“We’ve become salt-addicted over the last 50 years, and we’re now discovering that there are all these hidden costs,” says Xianming Shi, an associate professor in civil and environmental engineering at the University of Washington. He estimates the US now spends $2.3 billion each year to remove snow and ice from highways. It then costs another $5 billion to pay for the resulting damage. And that’s not even counting the cost of salting cities or rural roads.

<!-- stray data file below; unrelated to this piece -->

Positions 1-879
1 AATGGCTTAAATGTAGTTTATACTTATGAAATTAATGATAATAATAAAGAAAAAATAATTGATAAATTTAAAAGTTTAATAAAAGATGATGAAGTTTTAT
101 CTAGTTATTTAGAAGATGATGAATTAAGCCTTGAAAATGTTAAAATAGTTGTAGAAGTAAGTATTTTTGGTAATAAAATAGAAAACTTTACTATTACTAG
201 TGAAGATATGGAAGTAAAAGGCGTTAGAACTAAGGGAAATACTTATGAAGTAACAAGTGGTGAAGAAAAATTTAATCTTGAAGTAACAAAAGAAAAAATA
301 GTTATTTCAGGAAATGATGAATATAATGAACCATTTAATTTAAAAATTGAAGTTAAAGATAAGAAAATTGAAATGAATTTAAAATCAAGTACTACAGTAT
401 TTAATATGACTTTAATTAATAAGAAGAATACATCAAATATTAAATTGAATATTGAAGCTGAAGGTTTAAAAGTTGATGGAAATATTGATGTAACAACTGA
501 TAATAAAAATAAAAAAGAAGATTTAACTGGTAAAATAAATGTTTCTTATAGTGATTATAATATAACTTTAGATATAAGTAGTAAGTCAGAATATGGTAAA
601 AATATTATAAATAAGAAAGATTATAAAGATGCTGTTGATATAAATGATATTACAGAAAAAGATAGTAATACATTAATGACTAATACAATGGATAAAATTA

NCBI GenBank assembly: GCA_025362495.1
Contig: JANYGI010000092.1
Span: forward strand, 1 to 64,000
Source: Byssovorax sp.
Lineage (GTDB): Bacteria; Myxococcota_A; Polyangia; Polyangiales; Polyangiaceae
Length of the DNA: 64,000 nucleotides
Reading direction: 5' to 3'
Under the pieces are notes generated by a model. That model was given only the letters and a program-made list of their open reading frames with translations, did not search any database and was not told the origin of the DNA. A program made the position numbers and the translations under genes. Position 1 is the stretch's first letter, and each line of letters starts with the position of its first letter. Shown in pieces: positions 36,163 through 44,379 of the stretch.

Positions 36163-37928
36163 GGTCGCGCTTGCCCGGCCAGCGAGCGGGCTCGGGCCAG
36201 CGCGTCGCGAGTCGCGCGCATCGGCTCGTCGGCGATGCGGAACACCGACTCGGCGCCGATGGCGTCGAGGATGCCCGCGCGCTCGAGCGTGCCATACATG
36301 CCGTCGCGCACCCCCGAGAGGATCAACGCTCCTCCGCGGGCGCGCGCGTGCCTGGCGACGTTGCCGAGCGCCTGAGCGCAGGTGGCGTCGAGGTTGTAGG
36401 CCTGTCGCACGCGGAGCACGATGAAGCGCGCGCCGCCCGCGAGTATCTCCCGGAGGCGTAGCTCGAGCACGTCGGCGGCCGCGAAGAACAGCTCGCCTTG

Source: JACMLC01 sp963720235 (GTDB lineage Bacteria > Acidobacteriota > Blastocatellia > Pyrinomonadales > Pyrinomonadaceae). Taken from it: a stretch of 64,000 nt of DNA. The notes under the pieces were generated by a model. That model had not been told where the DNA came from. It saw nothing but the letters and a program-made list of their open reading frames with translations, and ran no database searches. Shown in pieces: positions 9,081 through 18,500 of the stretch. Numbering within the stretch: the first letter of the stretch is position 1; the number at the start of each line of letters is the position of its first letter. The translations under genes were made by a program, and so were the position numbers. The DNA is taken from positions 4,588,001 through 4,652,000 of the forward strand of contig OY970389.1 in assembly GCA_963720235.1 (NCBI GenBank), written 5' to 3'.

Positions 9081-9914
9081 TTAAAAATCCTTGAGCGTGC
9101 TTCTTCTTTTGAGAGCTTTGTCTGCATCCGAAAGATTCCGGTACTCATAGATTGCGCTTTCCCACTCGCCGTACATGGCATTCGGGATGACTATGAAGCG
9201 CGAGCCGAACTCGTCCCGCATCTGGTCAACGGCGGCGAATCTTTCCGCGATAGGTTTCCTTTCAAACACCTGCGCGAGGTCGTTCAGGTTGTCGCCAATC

So, in recent years, some officials have been looking for ways to reduce their reliance on road salt. There are tricks like pre-salting roads before storms hit — which prevents ice from sticking in the first place. There are exotic remedies like adding beet juice to salt, which can lessen the ecological harm. Engineers like Shi have been working on more futuristic technologies — like “smart” snowplows that are thriftier with salt, or ice-free pavement.